Siena, Best Option For Complete Italian Immersion August 01, 2018

By (Pennsylvania State University - University Park / Penn State) - abroad from 01/15/2018 to 05/02/2018 with

IES Abroad: Siena - IES Abroad Center

What did you gain/learn from your experience abroad? Was it worthwhile?
I learned that it is okay to be frustrated in certain situations as long as you can grow out of it. I forced myself to be okay with always feeling uncomfortable or out of place and it was so refreshing and new.

Personal Information

How much international exposure did you have prior to this program? 0-2 weeks

Review Your Program

* Overall educational experience

Academic rigor, intensity, resources, etc.

The classes were very easy but the style of teaching was different. It was mainly lecture style and professors didn't allow much participation or discussion. I also felt that they classes were way too long (2 hours each). But the professors were very kind and knowledgeable and made use of their surroundings (walking tours, museum guides, etc)

* Host Country Program Administration

On-site administration of your program

The IES staff was amazing. They really made sure we were comfortable in Siena, at our homestay, and with the academics. They would always check in with us individually and as a group and were knowledgeable of everything in Italy. They pushed us to go outside of our comfort zones and immerse ourselves into the culture.

* Housing:

How satisfied were you with your living arrangements?

My homestay was the nicest woman in the world. She provided me with dinners and every night and accommodated my schedule when I needed to go out one night or do at-home interviews for summer internships. Every morning we had coffee together because it was really important to her for us to start our day relaxed and happy. She and I had such a great relationship to the point where she even took me to her country home for the weekend.A

* Food:

Being that I was with a homestay, I was able to experience authentic Italian cooking. Some dinners were quite experimental but overall they were amazing. I've never experience a full course meal every single night – it was great.

* Social & Cultural Integration:

How integrated did you feel with the local culture?

IES did a great job at introducing us to other Italian students. They showed us different programs that we could join in order to meet Italian students. Siena was such a small town that if you went out at night, you were bound to meet new people. Everyone was so friendly and open to meeting us which made the experience 10x better. Picking up on the language was definitely frustrating at first but my Italian professors provided me with tools on how to get more comfortable speaking it.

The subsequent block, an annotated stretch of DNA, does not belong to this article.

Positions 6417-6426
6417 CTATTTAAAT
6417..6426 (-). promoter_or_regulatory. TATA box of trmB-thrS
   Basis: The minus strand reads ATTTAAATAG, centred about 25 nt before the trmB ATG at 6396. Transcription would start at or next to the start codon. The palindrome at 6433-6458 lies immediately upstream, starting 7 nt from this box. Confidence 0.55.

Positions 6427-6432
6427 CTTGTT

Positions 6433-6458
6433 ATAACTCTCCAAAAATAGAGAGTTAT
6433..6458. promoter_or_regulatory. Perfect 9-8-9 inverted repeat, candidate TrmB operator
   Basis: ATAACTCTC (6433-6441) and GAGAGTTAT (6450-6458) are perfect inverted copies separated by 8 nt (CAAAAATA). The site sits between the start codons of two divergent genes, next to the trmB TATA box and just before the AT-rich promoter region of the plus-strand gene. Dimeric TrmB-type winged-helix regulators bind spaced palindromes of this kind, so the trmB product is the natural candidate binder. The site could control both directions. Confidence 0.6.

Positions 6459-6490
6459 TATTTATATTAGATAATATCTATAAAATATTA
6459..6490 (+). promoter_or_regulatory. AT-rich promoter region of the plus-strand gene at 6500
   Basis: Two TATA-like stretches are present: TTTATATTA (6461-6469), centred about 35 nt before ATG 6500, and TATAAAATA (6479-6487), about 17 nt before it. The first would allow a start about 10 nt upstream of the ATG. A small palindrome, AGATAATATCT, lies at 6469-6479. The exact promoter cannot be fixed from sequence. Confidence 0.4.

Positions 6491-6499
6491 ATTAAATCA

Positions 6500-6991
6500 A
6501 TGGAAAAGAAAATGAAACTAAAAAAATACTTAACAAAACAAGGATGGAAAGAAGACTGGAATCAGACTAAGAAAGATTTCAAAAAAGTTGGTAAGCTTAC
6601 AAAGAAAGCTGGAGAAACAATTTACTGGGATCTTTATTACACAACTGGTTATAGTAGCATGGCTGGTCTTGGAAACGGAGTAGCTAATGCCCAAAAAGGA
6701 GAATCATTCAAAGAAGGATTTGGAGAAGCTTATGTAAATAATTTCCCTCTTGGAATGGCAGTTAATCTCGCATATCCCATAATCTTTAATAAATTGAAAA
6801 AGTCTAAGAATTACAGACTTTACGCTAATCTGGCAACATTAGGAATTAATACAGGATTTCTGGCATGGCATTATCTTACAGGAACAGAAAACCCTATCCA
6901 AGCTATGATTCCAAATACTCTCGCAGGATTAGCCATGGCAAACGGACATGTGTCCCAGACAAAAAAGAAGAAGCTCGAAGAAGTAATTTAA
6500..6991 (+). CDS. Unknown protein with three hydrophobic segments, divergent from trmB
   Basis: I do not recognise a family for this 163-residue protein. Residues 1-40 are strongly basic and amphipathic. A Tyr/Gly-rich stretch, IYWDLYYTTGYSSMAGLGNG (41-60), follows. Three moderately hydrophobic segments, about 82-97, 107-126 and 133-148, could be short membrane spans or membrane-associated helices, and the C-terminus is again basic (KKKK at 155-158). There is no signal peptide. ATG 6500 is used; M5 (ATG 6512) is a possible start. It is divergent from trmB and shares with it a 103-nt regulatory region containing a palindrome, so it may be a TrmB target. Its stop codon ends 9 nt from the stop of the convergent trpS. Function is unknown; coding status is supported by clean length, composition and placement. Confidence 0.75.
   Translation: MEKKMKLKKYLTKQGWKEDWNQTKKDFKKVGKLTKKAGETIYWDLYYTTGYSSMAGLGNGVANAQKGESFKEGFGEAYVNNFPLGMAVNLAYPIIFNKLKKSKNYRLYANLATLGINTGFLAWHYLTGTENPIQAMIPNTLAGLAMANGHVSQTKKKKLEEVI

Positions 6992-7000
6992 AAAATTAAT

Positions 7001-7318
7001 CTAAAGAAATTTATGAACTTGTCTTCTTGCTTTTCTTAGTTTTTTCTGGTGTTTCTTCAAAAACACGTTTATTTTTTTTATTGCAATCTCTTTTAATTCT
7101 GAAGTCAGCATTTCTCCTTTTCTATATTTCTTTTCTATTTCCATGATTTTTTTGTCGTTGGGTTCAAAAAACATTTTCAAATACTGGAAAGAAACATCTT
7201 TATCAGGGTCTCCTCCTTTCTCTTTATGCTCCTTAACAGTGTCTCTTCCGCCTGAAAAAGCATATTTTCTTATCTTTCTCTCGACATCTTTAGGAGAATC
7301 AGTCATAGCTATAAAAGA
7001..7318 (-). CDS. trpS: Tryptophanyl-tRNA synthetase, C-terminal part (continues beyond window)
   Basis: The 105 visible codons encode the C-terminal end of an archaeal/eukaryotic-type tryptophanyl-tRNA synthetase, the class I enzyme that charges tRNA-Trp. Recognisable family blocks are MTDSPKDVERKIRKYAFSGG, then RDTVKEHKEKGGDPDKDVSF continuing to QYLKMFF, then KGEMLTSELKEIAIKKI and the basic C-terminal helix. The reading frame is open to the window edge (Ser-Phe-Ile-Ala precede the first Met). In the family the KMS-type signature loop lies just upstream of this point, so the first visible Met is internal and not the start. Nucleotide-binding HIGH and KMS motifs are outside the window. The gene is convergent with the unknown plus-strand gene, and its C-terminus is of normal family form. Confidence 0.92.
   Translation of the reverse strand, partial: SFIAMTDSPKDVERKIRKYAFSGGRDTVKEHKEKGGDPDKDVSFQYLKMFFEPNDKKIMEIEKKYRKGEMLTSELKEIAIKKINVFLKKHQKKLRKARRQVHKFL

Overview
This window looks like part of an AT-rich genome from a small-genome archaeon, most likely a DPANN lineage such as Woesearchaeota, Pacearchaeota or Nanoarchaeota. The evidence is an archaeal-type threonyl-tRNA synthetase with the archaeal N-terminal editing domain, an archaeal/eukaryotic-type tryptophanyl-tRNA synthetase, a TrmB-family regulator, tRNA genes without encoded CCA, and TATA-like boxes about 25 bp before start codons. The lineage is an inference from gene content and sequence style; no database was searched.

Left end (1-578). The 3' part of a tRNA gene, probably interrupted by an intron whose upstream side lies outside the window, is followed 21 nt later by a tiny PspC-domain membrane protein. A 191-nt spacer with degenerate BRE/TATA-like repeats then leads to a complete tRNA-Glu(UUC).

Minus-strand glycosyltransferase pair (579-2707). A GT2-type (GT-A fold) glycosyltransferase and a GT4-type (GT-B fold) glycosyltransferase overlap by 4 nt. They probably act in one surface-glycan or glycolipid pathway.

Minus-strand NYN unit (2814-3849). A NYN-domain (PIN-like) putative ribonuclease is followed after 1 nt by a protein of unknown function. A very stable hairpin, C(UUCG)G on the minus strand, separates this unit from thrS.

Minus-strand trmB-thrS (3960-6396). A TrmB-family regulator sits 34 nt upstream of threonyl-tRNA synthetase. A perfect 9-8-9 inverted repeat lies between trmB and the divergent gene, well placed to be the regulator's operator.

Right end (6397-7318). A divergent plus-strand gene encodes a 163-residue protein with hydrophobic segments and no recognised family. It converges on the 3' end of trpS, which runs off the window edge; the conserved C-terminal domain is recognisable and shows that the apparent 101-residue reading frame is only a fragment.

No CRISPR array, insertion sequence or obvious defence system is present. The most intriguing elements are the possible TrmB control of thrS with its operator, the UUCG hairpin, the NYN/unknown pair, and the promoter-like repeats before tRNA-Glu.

* Health Care:

How well were health issues addressed during the program?

This is kind of funny but the 3rd week I was there, I got the strangest rash on my legs. I notified IES and right away they took me to the local doctor. It was free of charge and I only had to pay for my medication. I had one friend who got very sick and one of the IES staff members took her to the hospital and stayed with her the entire night. Even though my friend was pretty chill about the entire situation, the staff member thought it was important for her to be there to translate and give her comfort.

* Safety:

Siena was such a safe town, I never once felt unsafe. Due to the fact that the Palio is so important, every member of the contrade sort of had reputation to uphold so they were very respectful and kind to us. I went out many nights with friends and very completely safe walking home alone at night. I definitely wouldn't recommend this in the bigger cities but Siena itself was so different.

If you could do it all over again would you choose the same program? Yes

Siena was probably the best town I could have picked in Italy. I had a lot of friends from home who studied in Florence and Rome but their experience just didn't seem fulfilling. In Siena, I was forced to learn the language and get to know the pure Italian customs. My professors were so kind and never made their academics so hard to the point where we couldn't enjoy ourselves. The staff at IES were probably the nicest people I've ever met. They truly wanted us to have the time of our lives and gave us so many chances to learn more about the town and just have fun.


* Money: How easily were you able to live on a student's budget?

(1 = not very easy/$200+ on food & personal expenses/week, 2.5 = $100/week, 5 = very easily/minimal cost)